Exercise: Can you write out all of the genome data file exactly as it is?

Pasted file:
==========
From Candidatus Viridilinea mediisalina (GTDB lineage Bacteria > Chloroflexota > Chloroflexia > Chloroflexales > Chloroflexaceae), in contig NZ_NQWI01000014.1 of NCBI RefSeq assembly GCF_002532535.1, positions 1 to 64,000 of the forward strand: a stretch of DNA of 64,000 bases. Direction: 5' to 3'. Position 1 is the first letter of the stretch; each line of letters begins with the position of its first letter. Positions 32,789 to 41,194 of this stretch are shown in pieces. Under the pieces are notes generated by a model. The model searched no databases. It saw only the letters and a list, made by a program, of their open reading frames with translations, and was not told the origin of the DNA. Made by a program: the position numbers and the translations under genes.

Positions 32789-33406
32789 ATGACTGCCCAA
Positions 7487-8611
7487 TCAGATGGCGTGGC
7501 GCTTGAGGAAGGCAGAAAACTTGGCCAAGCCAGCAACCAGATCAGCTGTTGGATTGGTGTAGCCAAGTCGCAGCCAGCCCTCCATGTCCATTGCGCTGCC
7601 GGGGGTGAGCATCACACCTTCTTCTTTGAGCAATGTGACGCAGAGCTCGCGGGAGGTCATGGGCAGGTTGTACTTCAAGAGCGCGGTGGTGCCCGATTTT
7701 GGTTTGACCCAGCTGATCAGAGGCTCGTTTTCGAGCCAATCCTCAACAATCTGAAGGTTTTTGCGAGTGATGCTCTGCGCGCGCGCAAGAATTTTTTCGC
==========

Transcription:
From Candidatus Viridilinea mediisalina (GTDB lineage Bacteria > Chloroflexota > Chloroflexia > Chloroflexales > Chloroflexaceae), in contig NZ_NQWI01000014.1 of NCBI RefSeq assembly GCF_002532535.1, positions 1 to 64,000 of the forward strand: a stretch of DNA of 64,000 bases. Direction: 5' to 3'. Position 1 is the first letter of the stretch; each line of letters begins with the position of its first letter. Positions 32,789 to 41,194 of this stretch are shown in pieces. Under the pieces are notes generated by a model. The model searched no databases. It saw only the letters and a list, made by a program, of their open reading frames with translations, and was not told the origin of the DNA. Made by a program: the position numbers and the translations under genes.

Positions 32789-33406
32789 ATGACTGCCCAA
Positions 7487-8611
7487 TCAGATGGCGTGGC
7501 GCTTGAGGAAGGCAGAAAACTTGGCCAAGCCAGCAACCAGATCAGCTGTTGGATTGGTGTAGCCAAGTCGCAGCCAGCCCTCCATGTCCATTGCGCTGCC
7601 GGGGGTGAGCATCACACCTTCTTCTTTGAGCAATGTGACGCAGAGCTCGCGGGAGGTCATGGGCAGGTTGTACTTCAAGAGCGCGGTGGTGCCCGATTTT
7701 GGTTTGACCCAGCTGATCAGAGGCTCGTTTTCGAGCCAATCCTCAACAATCTGAAGGTTTTTGCGAGTGATGCTCTGCGCGCGCGCAAGAATTTTTTCGC